To Drill or Not to Drill, That is the Question:
Finding Common Ground in the Battle Over ANWR
The Alaskan National Wilderness Refuge has been the topic of political debate for decades. A large, beautiful piece of the world, ANWR as it is often referred to, is not a only a refuge for hundreds of species of birds, fish and mammals, but also a political battleground that is used to ignite the debate on America’s dependence on foreign fuel sources. The possibility of drilling for oil in ANWR brings with it the promise of jobs, dependency from unstable countries for our fuel needs and a boost to our declining economy. However, drilling in this land also brings the possibility of destroying the habitat of birds that migrate to this area yearly, caribou that use this haven as a calving ground, fish that fill the rivers and lakes, as well as grizzly bears, wolves, elk and hundreds of other species that depend on this habitat for food, shelter and safety. There is no debate that there are passionate debates, important facts and amazing possibilities that concern both sides of this argument. And even if it were possible to remove political agenda from the table, it would still be a very difficult debate to win for either side. My hopes are to come to a conclusion that would benefit both parties involved. I strongly feel that any drilling in this area would be detrimental to the surrounding area, as well as bring possible harm to the countless animals, birds and fish that use this safe haven yearly for migration, calving and egg laying and feeding. The decision to either drill or not to drill may not have a direct impact on us now, but in the years to come, good or bad, we will all see the changes that this decision will have resulted in.
There are many others, like you, that believe that drilling in ANWR is the perfect solution to our current economic situation. The possibilities of new jobs and freedom from purchasing oil from unstable and hostile countries is tempting and seems like a wonderful alternative to our current circumstances. I’ve read reports that state that we could create up to 736,000 new jobs. The assessment of these numbers was broken down into jobs such as manufacturing, mining, trade, services and construction. In addition the plethora of new employment opportunities there are reports that show that drilling in ANWR could produce up to 1,000,000 barrels of oil a day. These same reports claim that producing such a large amount of oil each day would replace the oil that we purchase from Saudi Arabia, which in turn would put about $50,000,000 back into the United States Economy. There are many believable reports that technology has far advanced itself in relation to the process of drilling oil and that the new equipment and processes for obtaining the oil from underground would be incredibly safe and un-invasive to the surrounding area. In addition, I understand that the size of the area that is being considered for drilling is about the size of the state of South Carolina and that the land is barren, windswept and that this particular area is desolate of any wildlife or vegetation. The Alaskan National Wildlife Refuge is quite a large area so I can see how drilling in such a small part seems like a good idea. In fact, I think it’s quite tempting to dream of one day not having to purchase oil from hostile countries. It would be wonderful to finally be able to reduce the U.S. Federal deficit and at the same time boosting the local economy and putting American’s back to work. I can see the benefits to drilling in this land if the results would be as extensive as they appear to be in these reports. Of course for every report that lists the benefits of drilling, there is another that refutes it.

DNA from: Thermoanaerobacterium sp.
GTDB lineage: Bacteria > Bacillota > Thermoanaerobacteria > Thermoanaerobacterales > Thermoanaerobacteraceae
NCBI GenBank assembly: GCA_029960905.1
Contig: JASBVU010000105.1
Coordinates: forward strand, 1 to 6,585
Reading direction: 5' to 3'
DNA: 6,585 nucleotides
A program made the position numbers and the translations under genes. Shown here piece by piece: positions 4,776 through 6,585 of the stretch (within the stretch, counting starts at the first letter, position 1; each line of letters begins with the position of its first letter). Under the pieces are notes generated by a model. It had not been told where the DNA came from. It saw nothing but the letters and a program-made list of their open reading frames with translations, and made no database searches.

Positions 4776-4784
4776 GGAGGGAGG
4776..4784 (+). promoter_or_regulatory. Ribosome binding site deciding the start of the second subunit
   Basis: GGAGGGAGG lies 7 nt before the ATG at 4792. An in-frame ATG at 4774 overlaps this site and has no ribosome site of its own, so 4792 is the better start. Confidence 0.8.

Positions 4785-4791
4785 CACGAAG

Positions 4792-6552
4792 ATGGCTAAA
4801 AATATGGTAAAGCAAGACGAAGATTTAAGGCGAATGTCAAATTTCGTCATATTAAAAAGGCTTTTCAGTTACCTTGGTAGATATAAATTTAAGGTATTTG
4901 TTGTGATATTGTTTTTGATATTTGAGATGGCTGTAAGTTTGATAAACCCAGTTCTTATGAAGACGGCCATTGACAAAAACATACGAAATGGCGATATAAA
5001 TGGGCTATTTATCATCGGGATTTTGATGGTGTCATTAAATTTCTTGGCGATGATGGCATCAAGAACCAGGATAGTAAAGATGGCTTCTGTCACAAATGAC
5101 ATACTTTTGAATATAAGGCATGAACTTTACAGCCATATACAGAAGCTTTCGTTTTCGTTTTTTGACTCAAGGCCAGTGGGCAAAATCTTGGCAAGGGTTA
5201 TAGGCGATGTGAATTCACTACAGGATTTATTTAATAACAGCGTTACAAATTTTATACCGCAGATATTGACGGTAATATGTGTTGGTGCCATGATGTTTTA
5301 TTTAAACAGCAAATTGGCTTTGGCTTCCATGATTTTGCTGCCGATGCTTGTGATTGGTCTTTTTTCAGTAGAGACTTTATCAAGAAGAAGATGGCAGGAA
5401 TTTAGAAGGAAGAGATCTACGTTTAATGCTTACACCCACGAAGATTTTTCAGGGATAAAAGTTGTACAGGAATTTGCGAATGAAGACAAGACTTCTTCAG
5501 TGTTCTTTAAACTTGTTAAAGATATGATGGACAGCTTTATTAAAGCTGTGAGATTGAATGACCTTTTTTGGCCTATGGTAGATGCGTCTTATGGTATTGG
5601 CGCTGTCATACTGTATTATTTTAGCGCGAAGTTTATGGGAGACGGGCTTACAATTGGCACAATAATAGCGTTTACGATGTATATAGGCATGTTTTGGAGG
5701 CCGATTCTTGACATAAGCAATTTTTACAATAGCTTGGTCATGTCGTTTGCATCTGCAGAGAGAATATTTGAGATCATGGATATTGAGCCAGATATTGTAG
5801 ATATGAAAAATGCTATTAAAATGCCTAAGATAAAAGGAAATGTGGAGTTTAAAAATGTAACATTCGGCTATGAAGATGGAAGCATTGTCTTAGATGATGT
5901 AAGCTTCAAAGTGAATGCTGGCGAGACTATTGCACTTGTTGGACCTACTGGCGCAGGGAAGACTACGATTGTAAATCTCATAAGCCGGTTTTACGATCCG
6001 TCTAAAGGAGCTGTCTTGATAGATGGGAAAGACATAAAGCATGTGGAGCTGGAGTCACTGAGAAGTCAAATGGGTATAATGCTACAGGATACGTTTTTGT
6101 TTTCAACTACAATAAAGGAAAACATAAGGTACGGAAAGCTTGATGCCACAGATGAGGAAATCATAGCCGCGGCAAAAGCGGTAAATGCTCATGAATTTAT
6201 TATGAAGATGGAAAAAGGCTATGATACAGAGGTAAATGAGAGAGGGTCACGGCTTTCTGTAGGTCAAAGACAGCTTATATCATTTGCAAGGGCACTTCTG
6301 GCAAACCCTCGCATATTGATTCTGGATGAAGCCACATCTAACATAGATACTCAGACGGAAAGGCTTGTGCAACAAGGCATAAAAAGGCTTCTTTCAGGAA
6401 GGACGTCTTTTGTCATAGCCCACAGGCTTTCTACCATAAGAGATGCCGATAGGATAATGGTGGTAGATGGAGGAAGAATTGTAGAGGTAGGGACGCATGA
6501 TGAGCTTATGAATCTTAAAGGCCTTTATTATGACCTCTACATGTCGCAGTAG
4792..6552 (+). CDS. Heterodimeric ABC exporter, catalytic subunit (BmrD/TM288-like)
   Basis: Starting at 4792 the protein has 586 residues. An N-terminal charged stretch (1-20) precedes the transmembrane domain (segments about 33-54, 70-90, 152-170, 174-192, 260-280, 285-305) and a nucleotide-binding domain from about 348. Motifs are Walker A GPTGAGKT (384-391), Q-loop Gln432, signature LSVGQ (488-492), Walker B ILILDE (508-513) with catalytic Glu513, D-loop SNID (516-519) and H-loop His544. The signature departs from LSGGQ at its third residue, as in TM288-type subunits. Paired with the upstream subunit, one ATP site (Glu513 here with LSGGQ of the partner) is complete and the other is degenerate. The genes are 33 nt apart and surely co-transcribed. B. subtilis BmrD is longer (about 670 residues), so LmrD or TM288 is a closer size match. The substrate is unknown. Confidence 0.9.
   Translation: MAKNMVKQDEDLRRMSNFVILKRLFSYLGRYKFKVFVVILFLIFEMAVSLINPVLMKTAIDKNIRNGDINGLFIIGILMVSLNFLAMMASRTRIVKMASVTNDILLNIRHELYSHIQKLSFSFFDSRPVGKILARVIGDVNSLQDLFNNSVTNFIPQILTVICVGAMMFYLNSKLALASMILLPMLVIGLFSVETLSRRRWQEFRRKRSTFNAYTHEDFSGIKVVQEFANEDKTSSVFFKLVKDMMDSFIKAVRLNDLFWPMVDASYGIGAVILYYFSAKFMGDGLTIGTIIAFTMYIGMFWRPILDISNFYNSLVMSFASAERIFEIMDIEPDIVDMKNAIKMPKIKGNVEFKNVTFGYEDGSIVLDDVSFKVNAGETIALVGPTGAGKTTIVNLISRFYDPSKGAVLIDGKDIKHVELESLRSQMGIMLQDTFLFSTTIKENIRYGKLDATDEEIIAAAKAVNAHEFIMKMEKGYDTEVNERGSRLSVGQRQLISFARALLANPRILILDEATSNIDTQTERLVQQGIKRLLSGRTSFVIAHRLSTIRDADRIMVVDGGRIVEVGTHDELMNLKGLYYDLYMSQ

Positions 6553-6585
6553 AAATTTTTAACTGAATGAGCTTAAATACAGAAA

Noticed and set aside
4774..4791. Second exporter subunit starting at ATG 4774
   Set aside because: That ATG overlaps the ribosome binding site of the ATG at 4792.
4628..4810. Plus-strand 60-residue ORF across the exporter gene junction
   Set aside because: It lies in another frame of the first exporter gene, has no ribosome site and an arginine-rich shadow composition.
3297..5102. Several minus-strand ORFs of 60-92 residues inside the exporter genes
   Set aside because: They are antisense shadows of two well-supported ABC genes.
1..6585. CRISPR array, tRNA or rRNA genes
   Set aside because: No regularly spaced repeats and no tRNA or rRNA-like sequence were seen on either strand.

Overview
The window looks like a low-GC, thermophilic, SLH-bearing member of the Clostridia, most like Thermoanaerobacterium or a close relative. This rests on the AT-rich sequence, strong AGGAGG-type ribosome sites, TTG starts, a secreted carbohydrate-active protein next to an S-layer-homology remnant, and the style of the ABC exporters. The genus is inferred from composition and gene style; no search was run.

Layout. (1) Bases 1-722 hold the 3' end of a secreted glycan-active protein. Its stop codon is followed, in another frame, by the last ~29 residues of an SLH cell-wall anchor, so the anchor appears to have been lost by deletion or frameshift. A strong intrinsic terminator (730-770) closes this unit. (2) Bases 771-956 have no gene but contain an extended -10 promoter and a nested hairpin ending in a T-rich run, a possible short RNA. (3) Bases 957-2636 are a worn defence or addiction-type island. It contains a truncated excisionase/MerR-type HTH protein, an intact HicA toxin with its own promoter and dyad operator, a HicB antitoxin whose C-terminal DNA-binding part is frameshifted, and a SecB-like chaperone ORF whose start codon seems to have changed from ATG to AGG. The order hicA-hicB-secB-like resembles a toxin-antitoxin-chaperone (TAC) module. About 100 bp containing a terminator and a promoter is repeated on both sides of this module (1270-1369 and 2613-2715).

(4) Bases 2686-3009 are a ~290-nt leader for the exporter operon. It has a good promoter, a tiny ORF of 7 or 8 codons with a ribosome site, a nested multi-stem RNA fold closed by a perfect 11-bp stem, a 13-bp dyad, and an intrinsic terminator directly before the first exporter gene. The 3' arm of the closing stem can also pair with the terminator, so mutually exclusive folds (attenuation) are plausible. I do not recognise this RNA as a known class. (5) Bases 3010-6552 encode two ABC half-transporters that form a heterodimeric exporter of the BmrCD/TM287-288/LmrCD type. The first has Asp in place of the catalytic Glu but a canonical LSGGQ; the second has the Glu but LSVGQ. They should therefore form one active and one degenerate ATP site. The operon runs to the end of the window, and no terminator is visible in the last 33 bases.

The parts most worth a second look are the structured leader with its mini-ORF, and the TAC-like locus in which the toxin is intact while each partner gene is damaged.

In doing my research I actually switched positions from being pro-drilling to anti-drilling. I realized that although the process of drilling in recent years has become a much safer method for both...
Cited: Biello, David. "Can Ethanol from Corn Be Made Sustainable?" Scientific American Global RSS. Scientific American, 20 Feb. 2013. Web. 11 May 2014.
Krupnick, Alan J
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